In a world where information is literally at our fingertips, there are those of us who still remain in a bubble of unawareness. What’s disturbing, however, is that many of those people are the very doctors charged with protecting our health.
According to the Centers for Disease Control and Prevention, one in three primary care physicians and nurses have never heard of PrEP, the medicinal strategy proven to prevent HIV-negative people from contracting the virus when taken correctly. Could this be why nearly 60 percent of gay/bisexual men are also unaware of PrEP, as the Advocate has reported?
Less than 10 percent of all gay and bisexual men in the state of California have used PrEP, Plus reported, and Black and Latinos by far were the least likely to know about the HIV-preventative drug Truvada (the only drug currently approved to use as PrEP).
As many as 30,000 people in the U.S. may be using PrEP today, according to AIDSMap — a small number in comparison to the millions of Americans at risk of contracting HIV. So the question remains: why don’t doctors know about PrEP, and why aren’t those who do telling their patients about it?
Dr. Ken Mayer, principal investigator of the ADAPT study, has said that 14.5 percent of his patients who’d started PrEP have already stopped, which is unfortunate due to his estimation that there are 415,000 people in the U.S. (of all orientations) who have the highest risks of contracting HIV, yet are not currently using any kind of protection against the virus.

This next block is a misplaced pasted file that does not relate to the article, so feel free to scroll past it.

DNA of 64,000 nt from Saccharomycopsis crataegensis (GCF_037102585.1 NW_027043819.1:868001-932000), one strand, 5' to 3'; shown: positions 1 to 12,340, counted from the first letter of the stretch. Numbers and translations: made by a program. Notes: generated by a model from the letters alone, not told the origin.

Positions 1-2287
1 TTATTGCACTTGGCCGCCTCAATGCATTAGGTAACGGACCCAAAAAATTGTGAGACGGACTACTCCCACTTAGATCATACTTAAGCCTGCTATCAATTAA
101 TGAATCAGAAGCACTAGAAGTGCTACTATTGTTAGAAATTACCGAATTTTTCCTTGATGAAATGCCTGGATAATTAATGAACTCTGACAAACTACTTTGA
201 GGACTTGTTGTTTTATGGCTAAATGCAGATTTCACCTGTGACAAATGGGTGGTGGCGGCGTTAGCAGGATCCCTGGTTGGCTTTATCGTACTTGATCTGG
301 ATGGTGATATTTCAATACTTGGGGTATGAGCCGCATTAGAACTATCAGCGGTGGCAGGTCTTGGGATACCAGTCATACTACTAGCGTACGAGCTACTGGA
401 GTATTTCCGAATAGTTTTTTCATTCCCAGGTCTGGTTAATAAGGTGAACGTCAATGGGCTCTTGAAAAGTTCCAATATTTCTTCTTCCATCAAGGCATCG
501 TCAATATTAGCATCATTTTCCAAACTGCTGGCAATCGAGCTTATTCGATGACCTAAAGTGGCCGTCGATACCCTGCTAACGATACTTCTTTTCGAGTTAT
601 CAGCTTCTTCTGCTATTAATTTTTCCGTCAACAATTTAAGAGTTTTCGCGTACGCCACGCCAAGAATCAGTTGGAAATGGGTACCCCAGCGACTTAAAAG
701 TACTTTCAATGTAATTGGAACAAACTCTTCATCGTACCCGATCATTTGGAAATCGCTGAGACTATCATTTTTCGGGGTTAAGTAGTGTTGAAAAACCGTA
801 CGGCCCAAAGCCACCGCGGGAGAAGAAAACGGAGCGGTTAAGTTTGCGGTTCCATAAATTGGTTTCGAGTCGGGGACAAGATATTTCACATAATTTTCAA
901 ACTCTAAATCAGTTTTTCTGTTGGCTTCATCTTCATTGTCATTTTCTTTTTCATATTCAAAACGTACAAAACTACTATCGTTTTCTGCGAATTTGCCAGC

At the International Association of Providers of AIDS Care's Controlling the HIV Epidemic with Antiretrovirals summit in Paris last year, Dr. Mayer said that PrEP is hard to get for those who can’t afford it. At the time 80 percent of those on PrEP paid for the medication through private insurance, and 80 percent of those recipients were white gay men.
A survey of healthcare practitioners found that the third most common reason practitioners don’t present PrEP as an option to their patients was that these medical professionals felt they lackted the training to appropriately prescribe the prevention treatment. Other reasons included a “lack of demand” and “lack of insurance converage.”
Prescriptions for Truvada more than doubled between 2014 to 2015, and an estimated 8,000 people in 2015 were accessing PrEP via clinical trials, Medicaid, or Gilead's patient assistance program, AIDSMaps reported.
Some states are stepping into the information vaccum in an effort to increase PrEP knowledge; California recently passed a law requiring that PrEP education be provided to all of those who receive negative results from an HIV test.
Here's the bottom line: even if doctors aren't equipping themselves with PrEP knowledge, what matters is that you do. The next time you get tested, do it proudly. If you're negative, make a plan to stay that way. And never be afraid to ask your doctor about Truvada (or other PrEP options as they become available) and how it can benefit your health — and life. Don't be disuaded if they seem reluctant, by pushing for your right to HIV prevention, you'll encourage your medical provider to become better educated themselves. It's not your doctor's health, its yours. Be your own advocate, if you need to be. Fortunately, today, knowledge is just a few clicks away: which means it's always in your control.